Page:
The most recent retreat in February coincided with UCR’s annual Queer and Transgender Studies in Religion conference, which included a Holstein Fellows panel. As moderator of the panel, I was thoroughly impressed with the quality of work produced by my cohort. Siobhan Kelly presented their theory of Trans Antagonism, while Molly Greening discussed The Ethics of Queering Comparative Theologies. Other personal highlights of the weekend included Prof. Jane Grovijahn’s ‘Deep Incarnation’ Amongst Us: A Misgendering of God and Our Failure to See Transgender+ Revelation, and Dr Shanon Shah’s international keynote on The Search for Queer Muslim Allies: Navigating the Intersections of Scholarship, Activism and Lived Experience. The conference was a thoroughly rewarding experience and widened my horizons as a scholar. It also enriched my own thinking around my thesis—in particular, a discussion with Prof. Erin Runions led to an epiphany regarding the structure of my dissertation.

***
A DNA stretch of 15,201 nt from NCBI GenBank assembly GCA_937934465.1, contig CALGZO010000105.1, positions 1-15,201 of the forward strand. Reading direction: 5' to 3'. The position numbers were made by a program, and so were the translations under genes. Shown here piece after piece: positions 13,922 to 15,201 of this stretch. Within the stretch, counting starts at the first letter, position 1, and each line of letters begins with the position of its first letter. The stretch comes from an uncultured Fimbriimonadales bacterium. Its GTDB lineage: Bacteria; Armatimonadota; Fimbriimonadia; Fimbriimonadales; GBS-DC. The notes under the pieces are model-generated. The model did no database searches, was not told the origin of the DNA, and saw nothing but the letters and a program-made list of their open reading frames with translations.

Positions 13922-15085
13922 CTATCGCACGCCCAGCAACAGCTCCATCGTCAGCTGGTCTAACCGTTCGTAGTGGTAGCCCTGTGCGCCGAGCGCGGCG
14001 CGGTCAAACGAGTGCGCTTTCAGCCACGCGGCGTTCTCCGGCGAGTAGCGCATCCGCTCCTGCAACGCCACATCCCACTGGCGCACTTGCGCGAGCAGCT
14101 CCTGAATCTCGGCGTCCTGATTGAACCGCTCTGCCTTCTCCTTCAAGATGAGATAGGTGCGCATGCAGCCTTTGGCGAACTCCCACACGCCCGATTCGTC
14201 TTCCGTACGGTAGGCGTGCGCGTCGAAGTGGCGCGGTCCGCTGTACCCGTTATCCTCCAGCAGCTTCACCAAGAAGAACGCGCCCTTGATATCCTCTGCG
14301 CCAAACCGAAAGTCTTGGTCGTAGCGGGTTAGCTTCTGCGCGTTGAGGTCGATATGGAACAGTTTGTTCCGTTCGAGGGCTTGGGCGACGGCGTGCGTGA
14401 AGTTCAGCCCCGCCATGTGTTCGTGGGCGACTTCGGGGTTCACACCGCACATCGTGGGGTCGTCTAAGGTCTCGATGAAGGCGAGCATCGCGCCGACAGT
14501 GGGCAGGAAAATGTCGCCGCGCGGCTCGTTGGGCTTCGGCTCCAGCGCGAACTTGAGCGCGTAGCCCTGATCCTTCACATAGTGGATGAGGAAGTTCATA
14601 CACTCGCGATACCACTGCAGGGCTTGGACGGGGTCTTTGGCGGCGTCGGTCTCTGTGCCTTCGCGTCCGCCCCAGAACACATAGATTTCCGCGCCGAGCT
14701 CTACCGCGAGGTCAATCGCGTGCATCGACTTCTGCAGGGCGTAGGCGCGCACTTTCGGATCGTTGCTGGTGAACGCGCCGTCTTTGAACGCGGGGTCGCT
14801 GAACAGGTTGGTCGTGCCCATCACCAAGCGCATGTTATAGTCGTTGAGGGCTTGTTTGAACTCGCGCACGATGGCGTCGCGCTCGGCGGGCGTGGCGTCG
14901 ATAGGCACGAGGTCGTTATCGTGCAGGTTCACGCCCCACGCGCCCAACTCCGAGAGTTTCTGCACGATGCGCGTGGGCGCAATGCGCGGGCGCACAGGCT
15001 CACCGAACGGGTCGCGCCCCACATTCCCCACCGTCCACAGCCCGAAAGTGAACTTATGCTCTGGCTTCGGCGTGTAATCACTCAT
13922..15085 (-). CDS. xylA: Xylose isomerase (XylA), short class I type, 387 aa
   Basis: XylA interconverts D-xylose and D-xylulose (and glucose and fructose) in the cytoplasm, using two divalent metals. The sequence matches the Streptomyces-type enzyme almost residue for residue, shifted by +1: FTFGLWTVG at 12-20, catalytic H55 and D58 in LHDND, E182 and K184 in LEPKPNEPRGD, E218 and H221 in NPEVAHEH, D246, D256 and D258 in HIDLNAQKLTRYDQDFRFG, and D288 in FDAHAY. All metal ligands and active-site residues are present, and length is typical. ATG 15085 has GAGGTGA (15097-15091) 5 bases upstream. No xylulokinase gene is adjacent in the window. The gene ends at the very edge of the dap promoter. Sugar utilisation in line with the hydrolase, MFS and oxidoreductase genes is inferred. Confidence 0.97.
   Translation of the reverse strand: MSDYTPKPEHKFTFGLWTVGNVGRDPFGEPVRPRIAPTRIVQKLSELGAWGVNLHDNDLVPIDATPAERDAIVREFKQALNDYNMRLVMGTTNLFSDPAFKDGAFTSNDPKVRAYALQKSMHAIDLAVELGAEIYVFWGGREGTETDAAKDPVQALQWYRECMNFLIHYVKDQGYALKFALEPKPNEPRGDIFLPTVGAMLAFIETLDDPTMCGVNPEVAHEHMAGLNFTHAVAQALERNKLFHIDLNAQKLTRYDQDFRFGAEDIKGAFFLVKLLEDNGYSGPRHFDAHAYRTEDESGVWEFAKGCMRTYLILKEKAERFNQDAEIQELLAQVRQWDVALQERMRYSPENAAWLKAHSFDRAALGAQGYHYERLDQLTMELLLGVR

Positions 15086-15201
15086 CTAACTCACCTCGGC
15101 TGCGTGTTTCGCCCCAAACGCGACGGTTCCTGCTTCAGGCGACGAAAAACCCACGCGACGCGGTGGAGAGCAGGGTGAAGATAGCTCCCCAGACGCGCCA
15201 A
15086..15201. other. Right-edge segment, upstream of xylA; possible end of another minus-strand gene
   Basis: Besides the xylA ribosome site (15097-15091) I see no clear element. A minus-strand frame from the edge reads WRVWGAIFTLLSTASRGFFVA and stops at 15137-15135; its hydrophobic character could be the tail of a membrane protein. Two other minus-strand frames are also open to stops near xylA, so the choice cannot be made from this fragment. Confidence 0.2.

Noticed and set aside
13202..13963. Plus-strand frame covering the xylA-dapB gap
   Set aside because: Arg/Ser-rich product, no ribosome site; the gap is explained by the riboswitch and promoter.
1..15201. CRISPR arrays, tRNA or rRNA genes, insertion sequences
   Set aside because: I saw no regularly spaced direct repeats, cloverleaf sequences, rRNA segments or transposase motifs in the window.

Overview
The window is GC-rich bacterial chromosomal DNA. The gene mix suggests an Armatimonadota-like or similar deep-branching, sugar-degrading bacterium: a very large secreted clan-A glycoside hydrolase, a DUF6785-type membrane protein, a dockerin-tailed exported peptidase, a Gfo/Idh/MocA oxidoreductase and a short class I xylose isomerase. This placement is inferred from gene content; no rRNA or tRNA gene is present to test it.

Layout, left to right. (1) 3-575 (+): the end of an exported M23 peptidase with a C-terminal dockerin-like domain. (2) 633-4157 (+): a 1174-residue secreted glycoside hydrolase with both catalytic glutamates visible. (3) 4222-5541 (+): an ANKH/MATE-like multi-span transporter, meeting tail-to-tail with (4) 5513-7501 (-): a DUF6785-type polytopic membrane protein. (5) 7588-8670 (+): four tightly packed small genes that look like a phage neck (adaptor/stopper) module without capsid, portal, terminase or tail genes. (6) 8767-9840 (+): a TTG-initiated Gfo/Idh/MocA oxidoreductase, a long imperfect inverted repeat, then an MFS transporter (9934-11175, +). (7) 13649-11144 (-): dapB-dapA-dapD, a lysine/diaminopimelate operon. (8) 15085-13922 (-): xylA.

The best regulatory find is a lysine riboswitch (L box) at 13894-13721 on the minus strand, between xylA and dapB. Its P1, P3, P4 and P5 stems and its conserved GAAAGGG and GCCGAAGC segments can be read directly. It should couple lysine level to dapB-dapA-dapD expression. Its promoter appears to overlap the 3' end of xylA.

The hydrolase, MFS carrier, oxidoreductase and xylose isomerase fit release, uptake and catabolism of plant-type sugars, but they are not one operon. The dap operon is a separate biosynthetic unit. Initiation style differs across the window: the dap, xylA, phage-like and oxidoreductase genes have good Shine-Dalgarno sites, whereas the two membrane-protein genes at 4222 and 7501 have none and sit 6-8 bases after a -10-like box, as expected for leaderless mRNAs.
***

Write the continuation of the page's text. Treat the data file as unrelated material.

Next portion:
But more than being just a locus for academic thought, the conference also became a space of intense healing. As a bisexual woman with hyperandrogenism, I often find myself subconsciously supressing the queerer aspects of myself, surrounded as I am (as most of us are) by a cultural environment which not only favours cis-heterosexuality but structurally propagates it. For the first time in a long time, I found myself in an exclusively queer space—and it was liberating. Being surrounded by openly queer and trans researchers provided the inclusion and validation I didn’t realise I so desperately needed.